Scorched timber is silhouetted against the sky over the Summit Fire area. Observers disagree over whether landowners should salvage trees from the fire area, and whether the City of Watsonville should resume plans for a timber sale. Tarmo Hannula/Register-Pajaronian
As the smoke clears, a timber sale on city land at Grizzly Flat in the Santa Cruz Mountains may turn partly into a fire salvage operation.
The 4,270-acre Summit Fire burned part of the city’s timber sale area, according to Marc Pimentel, administrative services director for the City of Watsonville. In a mid-year budget review, Pimentel anticipated about $200,000 in revenue from the timber sale.
“So far, we’re looking OK,” Pimentel said late last week as he received updates from the fire zone about the condition of the timberland. “It looks to be about half the property was hit, but the nature of the fire, by the time it came through there, it wasn’t as severe. The timber up there, the redwoods, the forester tells me, can survive a fire like that.”
Matt Dias, a registered professional forester for Big Creek Lumber, agreed that redwood trees possess thick bark that offer resistance to forest fires.
Roughly, every 10 years, the city harvests the Grizzly Flat parcel to thin out the forest, Pimentel said.
Long after the fire area has cooled down, the issue of logging in the city’s watershed will remain a hot topic, however.
“Logging, in my mind, is short-sighted for the City of Watsonville,” said Jodi Frediani, director of the Central Coast Forest Watch with the Sierra Club.
“That Grizzly Flat property, while it’s not within the City of Watsonville limits, it’s within their watershed, where they get water from Corralitos Creek,” Frediani said.
The Grizzly Flat property was previously logged and challenged, unsuccessfully, by Citizens for Responsible Forest Management, Frediani said.
Citizens for Responsible Forest Management, a group focused on preserving the ecology of the Santa Cruz Mountains, documented its attempt to intervene in the city’s timber-management plan at Grizzly Flat.
“Working closely with a coalition of environmental groups, we spearheaded the attempt to stop the city’s planned logging of Grizzly Flat, a late successional forest (recovering second-growth forest beginning to attain old-growth characteristics) that they hold in the public trust,” the group reported on its Web site (www.crfm.org/about.html). “The Watsonville Water Department, serving 48,000 water users, commissioned a forester to draw up a timber plan that proposed building roads and cutting trees immediately adjacent to streams and wetlands, and on steep erosive slopes in red-legged frog and steelhead habitat. CDF approved the plan and the Board of Forestry subsequently denied the county’s appeal; we filed a lawsuit but did not prevail. While the coalition was unsuccessful in stopping the logging project, we did succeed in raising the public’s awareness of key problems in the existing forest practice rules, including the lack of protection for riparian areas and late successional forest habitats.”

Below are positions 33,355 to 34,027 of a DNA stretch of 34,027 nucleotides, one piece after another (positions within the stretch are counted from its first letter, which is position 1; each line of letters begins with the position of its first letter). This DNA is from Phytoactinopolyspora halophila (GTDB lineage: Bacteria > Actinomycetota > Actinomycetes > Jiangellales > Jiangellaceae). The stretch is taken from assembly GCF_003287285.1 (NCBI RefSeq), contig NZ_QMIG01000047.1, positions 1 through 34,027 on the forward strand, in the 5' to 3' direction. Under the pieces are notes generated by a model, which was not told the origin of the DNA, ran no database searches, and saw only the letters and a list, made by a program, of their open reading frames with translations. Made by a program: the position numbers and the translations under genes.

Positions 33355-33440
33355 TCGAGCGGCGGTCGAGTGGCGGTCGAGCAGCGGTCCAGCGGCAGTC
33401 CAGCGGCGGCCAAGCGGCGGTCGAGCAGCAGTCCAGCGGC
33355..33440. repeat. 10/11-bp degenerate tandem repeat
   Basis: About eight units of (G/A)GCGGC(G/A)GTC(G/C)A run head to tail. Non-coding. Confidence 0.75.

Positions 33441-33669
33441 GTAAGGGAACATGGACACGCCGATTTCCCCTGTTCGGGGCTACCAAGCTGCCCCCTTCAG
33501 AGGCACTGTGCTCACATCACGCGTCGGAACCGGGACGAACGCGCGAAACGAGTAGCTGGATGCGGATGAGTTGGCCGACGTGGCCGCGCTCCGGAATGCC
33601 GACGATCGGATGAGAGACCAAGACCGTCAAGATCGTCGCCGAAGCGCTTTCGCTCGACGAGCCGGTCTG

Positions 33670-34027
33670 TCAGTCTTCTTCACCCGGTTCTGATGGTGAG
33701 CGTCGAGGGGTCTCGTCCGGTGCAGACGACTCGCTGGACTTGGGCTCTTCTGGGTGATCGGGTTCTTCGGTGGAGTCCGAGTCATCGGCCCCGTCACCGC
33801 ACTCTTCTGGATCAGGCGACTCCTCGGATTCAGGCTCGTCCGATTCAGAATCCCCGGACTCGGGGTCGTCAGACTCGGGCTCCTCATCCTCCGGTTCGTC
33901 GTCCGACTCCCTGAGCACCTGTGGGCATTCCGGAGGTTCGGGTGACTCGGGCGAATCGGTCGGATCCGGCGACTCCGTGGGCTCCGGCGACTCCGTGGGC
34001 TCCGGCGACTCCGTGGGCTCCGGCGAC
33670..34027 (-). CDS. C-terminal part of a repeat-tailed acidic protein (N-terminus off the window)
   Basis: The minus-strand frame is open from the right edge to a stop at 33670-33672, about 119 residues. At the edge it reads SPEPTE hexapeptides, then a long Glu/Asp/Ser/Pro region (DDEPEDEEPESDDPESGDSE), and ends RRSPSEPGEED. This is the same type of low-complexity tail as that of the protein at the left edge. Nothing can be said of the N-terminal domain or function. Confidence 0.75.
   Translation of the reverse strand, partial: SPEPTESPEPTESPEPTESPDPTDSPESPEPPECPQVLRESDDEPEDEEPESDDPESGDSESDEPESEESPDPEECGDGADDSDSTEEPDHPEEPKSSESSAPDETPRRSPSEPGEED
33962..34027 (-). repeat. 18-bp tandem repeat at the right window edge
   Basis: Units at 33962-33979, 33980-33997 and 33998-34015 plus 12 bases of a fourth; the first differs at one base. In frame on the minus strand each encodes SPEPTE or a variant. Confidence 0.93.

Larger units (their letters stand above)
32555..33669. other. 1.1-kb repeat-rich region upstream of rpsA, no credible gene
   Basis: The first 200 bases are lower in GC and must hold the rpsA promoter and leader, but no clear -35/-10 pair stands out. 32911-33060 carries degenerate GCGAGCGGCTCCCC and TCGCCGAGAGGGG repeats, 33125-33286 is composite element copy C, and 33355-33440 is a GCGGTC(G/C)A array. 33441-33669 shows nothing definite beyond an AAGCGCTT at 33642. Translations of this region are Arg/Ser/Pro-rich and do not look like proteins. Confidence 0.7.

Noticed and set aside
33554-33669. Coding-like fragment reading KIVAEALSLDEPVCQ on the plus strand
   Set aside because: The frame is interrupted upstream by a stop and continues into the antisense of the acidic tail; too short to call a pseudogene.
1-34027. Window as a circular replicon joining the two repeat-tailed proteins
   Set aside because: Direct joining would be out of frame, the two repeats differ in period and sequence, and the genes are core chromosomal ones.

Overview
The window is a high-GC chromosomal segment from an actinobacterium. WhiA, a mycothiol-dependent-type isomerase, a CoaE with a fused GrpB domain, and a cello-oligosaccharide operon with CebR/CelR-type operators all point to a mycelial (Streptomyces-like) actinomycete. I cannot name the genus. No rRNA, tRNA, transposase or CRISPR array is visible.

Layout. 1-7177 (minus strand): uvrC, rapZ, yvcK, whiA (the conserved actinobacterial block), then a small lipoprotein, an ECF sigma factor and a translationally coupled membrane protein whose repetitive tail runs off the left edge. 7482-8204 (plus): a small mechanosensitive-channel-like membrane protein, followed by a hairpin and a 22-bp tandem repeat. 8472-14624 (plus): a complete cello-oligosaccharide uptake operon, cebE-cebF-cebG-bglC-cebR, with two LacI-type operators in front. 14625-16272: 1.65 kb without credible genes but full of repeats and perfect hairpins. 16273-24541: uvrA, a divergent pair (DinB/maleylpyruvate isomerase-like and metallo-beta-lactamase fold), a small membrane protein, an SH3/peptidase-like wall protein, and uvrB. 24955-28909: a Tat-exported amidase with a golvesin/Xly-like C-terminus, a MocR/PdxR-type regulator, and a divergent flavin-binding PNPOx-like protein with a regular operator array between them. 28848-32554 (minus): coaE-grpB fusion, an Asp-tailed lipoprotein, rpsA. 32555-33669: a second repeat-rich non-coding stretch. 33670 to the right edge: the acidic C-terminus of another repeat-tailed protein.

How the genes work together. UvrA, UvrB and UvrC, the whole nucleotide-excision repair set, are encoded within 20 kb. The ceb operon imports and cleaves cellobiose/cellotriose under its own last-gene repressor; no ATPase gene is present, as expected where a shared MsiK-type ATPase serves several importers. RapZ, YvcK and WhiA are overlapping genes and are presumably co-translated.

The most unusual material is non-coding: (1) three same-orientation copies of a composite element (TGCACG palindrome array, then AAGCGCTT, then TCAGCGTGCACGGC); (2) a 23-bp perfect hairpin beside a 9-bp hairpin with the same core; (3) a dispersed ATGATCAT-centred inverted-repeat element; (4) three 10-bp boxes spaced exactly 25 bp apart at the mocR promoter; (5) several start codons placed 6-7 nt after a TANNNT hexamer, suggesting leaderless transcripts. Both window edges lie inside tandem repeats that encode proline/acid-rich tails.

Efforts to reach city public works personnel and state officials familiar with the Grizzly Flat timber sale were unsuccessful, but Dias said selective logging can make a forest more resistant to fire and help protect the environment from the devastation of future fires.
“By harvesting redwood forests, you’re able to generate money, and you can take that money and make areas more fire resistant by doing brush treatment, increasing road access, etc.,” he said. “I do believe that by conducting timber harvest operations and by opening up the forest, you can make a forest more fire resilient.”
“There’s always a price to pay when you get the income off the sale of the trees; you have a drier forest, you have a forest that’s more likely to burn,” she said.
When developing a timber sale, an owner of forestland with less than 2,500 acres that is not primarily engaged in the manufacture of forest products must submit a Nonindustrial Timber Management Plan with the California Department of Forestry and Fire Protection, also known as Cal Fire. The plan is designed for those who manage their timberlands on a “sustained yield” basis and not for clearcutting, according to the state’s NTMP guidelines.
“Once the project NTMP has been submitted to Cal Fire for going through the review process, there are quite a few opportunities and a lengthy opportunity for the public to comment,” Dias said.
It takes the state six to eight months to approve an NTMP, for the “bare minimum” review period, he said.
“The reality is in the litigious world we live in and the highly regulated world of timber harvesting, it will be a minimum of six months” for timber sales such as Grizzly Flat to get off the ground, he said.
Frediani, with the Sierra Club, said she would like to see Watsonville follow the lead of Santa Cruz and not log at all.
“There was a lot of community concern, at least on this end of the county, on the wisdom of the city logging their timberlands,” she said. “The City of Santa Cruz has decided to no longer log their timberlands.”
Pimentel said the Grizzly Flat timber harvest — setting aside from any forest management objectives — promises much-needed revenue to the city. Watsonville faces a $2.2 million deficit in fiscal year 2008-2009, he noted, and predictable revenue is in short supply.
(Published in 6/2/08 edition)
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